PLAYING THE NUMBERS: Auburn.
Higher mathematics — the science of numbers and predicting their patterns — is the perfect context for David Auburn’s Proof, a play about the ultimately immeasurable: what can be truly known about loved ones. The troupe at Roger Williams University’s Barn Summer Playhouse is taking on the delicate drama with satisfying finesse (through July 19).
It’s a mystery, of sorts, that unfolds with requisite misdirection and reversals, but the only death is that of a brilliant mind. The story is compelling enough for the Off-Broadway 2000 production to have gone on to Broadway later that year and become an even bigger hit.
Robert (Norm Zinger) had a mind so brilliant that by age 25 his insights revolutionized three areas of mathematics. Unfortunately, that intellect disintegrated into madness, with only one lucid stretch in the last years of his life. For those years, his daughter Catherine (Katie Hughes), now 28, put her own life and even college education on hold while she took care of him in Chicago. As an opening champagne-supplemented conversation with him indicates, as well as inheriting his intelligence, she may also have inherited his schizophrenia — since he is dead and can’t really be there.
Of course, she could be talking to him inside her head, the way any of us might, so her potential madness remains a source of suspense. The uncertainty extends most significantly to when an astounding mathematical proof is discovered in one of his notebooks, a supposedly insolvable matter about prime numbers. The handwriting is similar to her father’s, but she insists it is hers. Could she have deluded herself into thinking that she too is a mathematical genius?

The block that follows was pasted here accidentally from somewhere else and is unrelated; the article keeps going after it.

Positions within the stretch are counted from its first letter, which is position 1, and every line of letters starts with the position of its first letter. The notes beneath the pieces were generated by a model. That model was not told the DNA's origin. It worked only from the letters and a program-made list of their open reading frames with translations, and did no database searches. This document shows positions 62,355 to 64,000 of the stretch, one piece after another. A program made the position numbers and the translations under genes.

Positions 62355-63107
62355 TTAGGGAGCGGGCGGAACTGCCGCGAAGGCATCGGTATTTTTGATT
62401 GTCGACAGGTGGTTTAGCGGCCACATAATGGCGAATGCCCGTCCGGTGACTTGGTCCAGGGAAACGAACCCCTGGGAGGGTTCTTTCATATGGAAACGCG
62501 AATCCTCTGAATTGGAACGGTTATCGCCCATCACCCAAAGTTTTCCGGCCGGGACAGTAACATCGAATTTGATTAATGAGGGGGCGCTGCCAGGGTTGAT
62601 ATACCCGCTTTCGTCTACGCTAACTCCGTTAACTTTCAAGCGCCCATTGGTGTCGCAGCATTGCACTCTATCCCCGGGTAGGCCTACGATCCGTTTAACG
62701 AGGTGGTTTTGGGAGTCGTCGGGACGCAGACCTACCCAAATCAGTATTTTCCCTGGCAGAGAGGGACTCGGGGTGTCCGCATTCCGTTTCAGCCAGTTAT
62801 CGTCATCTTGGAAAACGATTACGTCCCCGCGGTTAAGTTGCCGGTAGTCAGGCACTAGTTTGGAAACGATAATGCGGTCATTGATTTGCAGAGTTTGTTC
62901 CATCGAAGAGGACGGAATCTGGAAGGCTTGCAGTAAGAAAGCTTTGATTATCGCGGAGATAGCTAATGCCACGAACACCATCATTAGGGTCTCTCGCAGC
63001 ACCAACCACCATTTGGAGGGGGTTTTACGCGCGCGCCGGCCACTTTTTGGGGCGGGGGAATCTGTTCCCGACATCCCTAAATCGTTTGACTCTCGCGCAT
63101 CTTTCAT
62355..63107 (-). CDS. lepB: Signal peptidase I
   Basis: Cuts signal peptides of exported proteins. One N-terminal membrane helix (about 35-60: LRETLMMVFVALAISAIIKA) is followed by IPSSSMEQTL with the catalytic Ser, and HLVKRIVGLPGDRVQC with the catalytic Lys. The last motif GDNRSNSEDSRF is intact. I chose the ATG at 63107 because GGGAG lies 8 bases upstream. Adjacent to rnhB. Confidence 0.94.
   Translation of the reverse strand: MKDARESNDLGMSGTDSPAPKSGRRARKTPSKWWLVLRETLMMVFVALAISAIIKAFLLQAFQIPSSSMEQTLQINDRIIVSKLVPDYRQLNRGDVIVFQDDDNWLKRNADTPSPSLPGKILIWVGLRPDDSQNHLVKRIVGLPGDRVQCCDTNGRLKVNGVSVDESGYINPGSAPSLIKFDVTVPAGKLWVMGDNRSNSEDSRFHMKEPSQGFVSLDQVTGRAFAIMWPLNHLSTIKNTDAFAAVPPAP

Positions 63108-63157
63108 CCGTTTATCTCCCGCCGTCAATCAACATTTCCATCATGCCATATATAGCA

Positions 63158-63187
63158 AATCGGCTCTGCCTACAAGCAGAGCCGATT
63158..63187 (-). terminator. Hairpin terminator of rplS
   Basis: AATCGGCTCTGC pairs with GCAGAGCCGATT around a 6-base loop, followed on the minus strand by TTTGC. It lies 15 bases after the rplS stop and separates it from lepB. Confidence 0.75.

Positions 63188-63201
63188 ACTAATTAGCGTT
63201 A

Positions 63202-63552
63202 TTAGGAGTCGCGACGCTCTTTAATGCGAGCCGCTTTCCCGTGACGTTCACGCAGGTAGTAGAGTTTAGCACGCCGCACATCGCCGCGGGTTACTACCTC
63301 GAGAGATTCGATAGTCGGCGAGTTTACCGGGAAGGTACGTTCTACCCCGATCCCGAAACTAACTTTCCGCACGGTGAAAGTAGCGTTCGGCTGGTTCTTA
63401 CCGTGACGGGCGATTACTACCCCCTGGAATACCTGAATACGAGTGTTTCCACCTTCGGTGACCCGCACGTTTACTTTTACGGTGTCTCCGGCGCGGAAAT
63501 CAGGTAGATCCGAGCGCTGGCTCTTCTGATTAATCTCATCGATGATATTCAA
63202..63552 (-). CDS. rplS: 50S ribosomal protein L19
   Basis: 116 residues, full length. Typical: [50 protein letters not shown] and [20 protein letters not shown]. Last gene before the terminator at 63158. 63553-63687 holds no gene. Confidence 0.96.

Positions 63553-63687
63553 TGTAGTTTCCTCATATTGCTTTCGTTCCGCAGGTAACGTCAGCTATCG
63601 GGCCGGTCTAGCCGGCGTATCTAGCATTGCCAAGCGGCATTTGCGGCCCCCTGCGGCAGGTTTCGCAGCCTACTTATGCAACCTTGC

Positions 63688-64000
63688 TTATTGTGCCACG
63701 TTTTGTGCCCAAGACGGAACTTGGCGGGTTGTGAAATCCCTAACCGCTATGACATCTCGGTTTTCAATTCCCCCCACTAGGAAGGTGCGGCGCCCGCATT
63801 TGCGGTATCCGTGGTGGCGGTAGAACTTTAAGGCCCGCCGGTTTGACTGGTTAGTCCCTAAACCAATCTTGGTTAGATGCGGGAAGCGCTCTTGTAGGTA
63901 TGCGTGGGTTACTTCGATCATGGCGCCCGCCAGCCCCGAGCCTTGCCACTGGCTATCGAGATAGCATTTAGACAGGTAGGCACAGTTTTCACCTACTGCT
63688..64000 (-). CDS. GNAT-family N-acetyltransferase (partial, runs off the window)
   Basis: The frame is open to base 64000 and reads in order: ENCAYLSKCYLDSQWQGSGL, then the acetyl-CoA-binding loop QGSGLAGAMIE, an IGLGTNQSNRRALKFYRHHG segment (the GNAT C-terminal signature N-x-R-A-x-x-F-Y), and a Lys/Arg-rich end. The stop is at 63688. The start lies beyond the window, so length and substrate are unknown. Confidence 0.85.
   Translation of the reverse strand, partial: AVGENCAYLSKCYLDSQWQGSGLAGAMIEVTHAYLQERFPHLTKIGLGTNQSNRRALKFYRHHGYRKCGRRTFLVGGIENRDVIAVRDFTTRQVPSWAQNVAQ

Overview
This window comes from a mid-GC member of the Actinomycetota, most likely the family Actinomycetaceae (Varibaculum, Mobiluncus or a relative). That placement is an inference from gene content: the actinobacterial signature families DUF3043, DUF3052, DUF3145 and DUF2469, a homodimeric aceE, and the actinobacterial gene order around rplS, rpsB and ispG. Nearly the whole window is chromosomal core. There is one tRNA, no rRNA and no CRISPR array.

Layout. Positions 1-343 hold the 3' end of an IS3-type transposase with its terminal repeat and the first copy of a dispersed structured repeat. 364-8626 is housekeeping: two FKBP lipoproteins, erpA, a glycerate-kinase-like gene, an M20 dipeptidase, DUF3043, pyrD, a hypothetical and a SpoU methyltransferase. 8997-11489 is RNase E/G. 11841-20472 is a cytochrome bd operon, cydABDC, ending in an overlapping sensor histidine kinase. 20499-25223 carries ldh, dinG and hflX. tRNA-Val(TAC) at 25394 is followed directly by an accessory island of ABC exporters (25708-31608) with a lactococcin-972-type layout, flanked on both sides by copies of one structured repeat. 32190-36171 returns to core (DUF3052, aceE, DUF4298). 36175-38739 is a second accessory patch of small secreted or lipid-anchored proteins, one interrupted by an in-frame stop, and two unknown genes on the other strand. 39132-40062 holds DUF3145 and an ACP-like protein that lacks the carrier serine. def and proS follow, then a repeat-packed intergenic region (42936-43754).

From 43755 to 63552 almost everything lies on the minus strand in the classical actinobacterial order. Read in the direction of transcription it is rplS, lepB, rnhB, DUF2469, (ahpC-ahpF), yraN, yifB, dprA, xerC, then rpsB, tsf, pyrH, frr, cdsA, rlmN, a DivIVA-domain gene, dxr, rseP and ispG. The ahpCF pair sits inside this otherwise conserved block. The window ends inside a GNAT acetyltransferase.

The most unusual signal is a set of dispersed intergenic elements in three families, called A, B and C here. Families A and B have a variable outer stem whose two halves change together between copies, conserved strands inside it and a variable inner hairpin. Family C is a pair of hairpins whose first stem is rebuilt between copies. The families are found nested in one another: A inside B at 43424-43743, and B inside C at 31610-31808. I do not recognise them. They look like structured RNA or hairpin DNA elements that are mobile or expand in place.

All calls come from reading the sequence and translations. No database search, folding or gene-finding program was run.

The day before the funeral, a graduate student and protégé of Robert’s, Hal Dobbs (Brad Connors), is at the house to pore over the 103 notebooks that the professor had filled with rambling jottings in his illness, to determine if there is anything of value. He gets off on the wrong foot when, after insisting that Catherine is being paranoid by suggesting that he might have pilfered something, we see that he has taken one of the notebooks. The first nice little reversal in the play is that this lie was an act of kindness rather than theft.
Catherine’s older sister Claire (Mary Beth Luzitano), who has flown in from New York, is a currency analyst, her facility with numbers hardly on the level of her father’s. Since she has paid the mortgage and expenses on the house during their father’s illness, she has decided to sell the place, which is too large and expensive to keep up for one person. She wants Catherine to move in with her and her husband, saying that it’s her time to be taken care of. To Catherine, whose own emotional instability has been demonstrated, that sounds a lot like she’s about to be thrown into a mental institution, as Claire had always suggested for their father.
Trust? That’s the question that needs an answer before either sister can be sure whether the other is telling the truth. Catherine also needs to know whether she can believe Hal, that his romantic interest in her is not merely self-serving, a way to ensure access to Robert’s papers. She’s even concerned that he might want to pass the proof off as his own, since neither the old geeks nor the new geeks at the University of Chicago can find anything wrong with it.